Neural networks, a type of machine learning algorithm that work similarly to the way our brains so, are bad at dealing with inputs that are different to what they’ve seen before. Facial recognition algorithms, for example, often fail to recognize the faces of Black people, typically because the algorithms were trained on mostly white faces.
The same can happen with tumor detection. When training a neural network to detect tumors in MRI scans, differences between the scanner setups at each hospital mean that a neural network trained and proficient with data from one hospital performs worse on scans made somewhere else.
One approach to making a more generally useful network is to penalize it for learning information that you’re not interested in. In a study published in the journal NeuroImage, . This arrangement pushed the network to learn ways to identify tumors without relying on scanner signatures specific to any one hospital. When they compared their network to a similar one without this technique, their network did much better on scans from new locations than the old network did.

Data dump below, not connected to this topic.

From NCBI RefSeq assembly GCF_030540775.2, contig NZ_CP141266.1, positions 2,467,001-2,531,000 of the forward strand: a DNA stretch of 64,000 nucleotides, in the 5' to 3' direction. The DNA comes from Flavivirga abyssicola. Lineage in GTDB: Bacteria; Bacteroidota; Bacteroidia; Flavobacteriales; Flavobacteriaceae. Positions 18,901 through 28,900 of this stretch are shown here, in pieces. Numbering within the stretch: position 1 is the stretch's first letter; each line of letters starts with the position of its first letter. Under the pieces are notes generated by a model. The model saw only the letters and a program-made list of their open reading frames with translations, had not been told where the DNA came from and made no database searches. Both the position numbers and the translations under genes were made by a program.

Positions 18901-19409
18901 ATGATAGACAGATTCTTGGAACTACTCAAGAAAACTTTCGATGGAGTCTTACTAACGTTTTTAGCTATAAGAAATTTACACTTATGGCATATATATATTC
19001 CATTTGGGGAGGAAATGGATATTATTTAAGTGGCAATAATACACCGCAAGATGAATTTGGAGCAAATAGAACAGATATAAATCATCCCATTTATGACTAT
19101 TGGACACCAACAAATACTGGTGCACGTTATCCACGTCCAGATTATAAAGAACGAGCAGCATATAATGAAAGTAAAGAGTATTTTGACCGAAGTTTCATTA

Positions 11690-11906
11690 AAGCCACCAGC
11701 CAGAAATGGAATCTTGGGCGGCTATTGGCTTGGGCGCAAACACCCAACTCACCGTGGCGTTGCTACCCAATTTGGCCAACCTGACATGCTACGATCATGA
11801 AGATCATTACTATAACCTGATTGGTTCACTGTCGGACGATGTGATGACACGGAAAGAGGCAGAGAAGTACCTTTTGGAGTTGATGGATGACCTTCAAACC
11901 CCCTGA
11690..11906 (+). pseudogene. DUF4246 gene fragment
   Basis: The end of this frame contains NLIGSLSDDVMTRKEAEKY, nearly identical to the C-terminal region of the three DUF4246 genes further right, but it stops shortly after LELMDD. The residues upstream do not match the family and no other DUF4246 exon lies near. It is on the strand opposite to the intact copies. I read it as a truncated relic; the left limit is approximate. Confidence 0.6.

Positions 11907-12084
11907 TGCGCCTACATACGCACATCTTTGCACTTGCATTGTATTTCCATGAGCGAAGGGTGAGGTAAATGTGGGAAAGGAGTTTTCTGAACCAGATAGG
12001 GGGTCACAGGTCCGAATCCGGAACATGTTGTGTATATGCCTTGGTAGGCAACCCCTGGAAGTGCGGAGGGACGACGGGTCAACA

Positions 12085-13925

This technique can be used to make neural networks that work better on new data that is different from the data they saw during training. This has the potential to improve the usefulness of neural networks for real life medical diagnosis assistance.